Brian Kennedy, the former owner of the Sale Sharks rugby team, has acquired a minority stake in UK sports-nutrition firm and takeover target THG.

Previously trading as The Hut Group, loss-making THG is already on the radar of US-headquartered private-equity firm Apollo Global Management, which has launched a preliminary takeover bid for the London-listed business.

THG has acknowledged receipt of Apollo’s bid, with a 15 May deadline to make a firm offer under UK regulatory requirements.

Kennedy, a one-time investor in double-glazing business Everest, has purchased 37.2 million shares in THG, according to a regulatory filing. That equates to a 2.86% interest in UK online retailer, which owns businesses such as the Myprotein sports nutrition range and the Lookfantastic beauty brand.

THG also acts as a direct-to-consumer platform for other brands under its THG Ingenuity SaaS licensing business.

Media reports suggested Kennedy is now the sixth-largest shareholder in Manchester-based THG behind the online business’ co-founder Matthew Moulding, holding company Sofina in Brussels, and investors Balderton Capital, the Qatar Investment Authority and Jupiter Asset Management.

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Kennedy is the chairman of Latium Enterprises, a private-equity investor based in the north-west English city of Manchester. Latium acquired Everest in 1999 before the glazing company was sold in 2012, according to its website. Sale Sharks, meanwhile, was sold in 2016.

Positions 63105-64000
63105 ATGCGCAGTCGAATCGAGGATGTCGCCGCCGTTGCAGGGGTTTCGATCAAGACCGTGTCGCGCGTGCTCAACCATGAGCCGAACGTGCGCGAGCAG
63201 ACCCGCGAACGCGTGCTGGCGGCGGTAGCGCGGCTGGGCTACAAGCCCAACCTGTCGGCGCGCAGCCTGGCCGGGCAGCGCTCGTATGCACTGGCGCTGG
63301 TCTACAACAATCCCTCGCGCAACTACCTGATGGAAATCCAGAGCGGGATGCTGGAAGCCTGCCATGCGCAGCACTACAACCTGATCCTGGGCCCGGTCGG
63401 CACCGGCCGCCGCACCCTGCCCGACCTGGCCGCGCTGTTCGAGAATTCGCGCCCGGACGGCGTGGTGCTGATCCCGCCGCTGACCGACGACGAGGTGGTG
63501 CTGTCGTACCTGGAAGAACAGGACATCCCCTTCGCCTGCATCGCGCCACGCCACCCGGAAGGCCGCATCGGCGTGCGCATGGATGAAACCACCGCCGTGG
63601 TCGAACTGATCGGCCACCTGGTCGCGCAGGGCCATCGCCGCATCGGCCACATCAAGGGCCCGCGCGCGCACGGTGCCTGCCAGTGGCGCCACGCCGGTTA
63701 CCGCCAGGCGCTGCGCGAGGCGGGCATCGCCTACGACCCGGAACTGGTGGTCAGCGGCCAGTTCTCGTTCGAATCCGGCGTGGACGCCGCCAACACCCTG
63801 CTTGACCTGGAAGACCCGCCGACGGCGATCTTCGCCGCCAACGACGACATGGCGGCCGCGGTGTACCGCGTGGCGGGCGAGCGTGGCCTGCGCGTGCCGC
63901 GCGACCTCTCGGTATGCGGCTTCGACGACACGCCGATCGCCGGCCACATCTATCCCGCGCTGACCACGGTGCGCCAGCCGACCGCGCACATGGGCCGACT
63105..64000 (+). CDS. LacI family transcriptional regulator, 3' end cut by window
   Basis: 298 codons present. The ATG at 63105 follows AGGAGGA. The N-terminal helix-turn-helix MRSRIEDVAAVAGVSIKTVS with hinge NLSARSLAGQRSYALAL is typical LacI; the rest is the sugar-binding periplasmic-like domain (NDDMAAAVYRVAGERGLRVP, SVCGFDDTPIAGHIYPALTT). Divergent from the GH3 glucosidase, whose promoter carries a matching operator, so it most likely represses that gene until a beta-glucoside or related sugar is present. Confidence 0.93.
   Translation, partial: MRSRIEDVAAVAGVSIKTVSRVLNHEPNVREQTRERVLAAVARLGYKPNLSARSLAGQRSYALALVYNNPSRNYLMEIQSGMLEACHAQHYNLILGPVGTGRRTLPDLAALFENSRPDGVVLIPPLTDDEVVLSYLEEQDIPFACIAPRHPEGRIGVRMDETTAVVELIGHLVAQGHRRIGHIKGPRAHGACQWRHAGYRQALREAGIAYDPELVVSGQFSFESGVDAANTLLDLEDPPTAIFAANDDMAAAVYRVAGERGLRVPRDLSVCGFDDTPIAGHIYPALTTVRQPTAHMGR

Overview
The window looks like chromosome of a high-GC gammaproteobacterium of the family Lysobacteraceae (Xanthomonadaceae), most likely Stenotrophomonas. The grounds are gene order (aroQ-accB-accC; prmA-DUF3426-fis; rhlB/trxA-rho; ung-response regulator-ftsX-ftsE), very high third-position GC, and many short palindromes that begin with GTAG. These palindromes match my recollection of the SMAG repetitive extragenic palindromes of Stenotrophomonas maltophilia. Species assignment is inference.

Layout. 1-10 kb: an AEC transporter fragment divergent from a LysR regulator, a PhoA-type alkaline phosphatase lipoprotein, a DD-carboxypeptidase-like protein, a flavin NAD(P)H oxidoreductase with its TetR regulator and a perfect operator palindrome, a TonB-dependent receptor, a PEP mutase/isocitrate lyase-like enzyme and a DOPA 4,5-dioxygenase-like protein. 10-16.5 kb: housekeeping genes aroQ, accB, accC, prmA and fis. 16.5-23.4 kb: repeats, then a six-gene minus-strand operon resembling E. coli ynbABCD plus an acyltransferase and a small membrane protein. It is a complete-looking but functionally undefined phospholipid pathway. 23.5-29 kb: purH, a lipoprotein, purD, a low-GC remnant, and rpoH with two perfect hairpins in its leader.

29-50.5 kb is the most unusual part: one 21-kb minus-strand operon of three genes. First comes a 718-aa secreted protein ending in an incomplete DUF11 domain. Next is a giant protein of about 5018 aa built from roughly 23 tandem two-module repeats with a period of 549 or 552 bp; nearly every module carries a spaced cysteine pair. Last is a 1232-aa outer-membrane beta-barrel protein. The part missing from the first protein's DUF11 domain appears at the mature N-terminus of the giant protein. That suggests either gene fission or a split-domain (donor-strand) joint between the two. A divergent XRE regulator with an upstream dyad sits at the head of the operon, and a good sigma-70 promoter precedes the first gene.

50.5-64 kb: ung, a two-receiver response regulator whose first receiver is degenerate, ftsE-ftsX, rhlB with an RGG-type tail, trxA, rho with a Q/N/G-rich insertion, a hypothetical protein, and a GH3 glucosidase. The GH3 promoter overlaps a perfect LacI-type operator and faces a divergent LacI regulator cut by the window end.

THG’s website was awash with regulatory news filings to the London Stock Exchange today (2 May) showing share purchases from corporate and individual investors.

Its shares were up more than 16% at 116.00 pence as of 4:02 BST in volatile London trading, moving sharply between gains and losses. Prior to the Apollo bid, the price had plummeted from around 790 pence in September 2021.

Meanwhile, Sky News suggested today Camillo Pane, the former CEO of beauty company Coty and now a senior advisor to private-equity firms, has been brought in by Apollo to assist with the THG bid. Tony Buffin, once CEO of health retailer Holland & Barrett, is also part of the same advisory.

THG made an operating loss of £495.6m ($617.8m) in the year to 31 December 2022, wider than the £137.5m loss the previous year, the company revealed in April.

Then came a call from THG activist investor Kelso Group pressing for the sale of the Mycoprotein business. On 21 April, London-based Kelso revealed it had increased its stake in the online retailer to eight million shares, which media reports suggested amounted to about 0.55% of the business.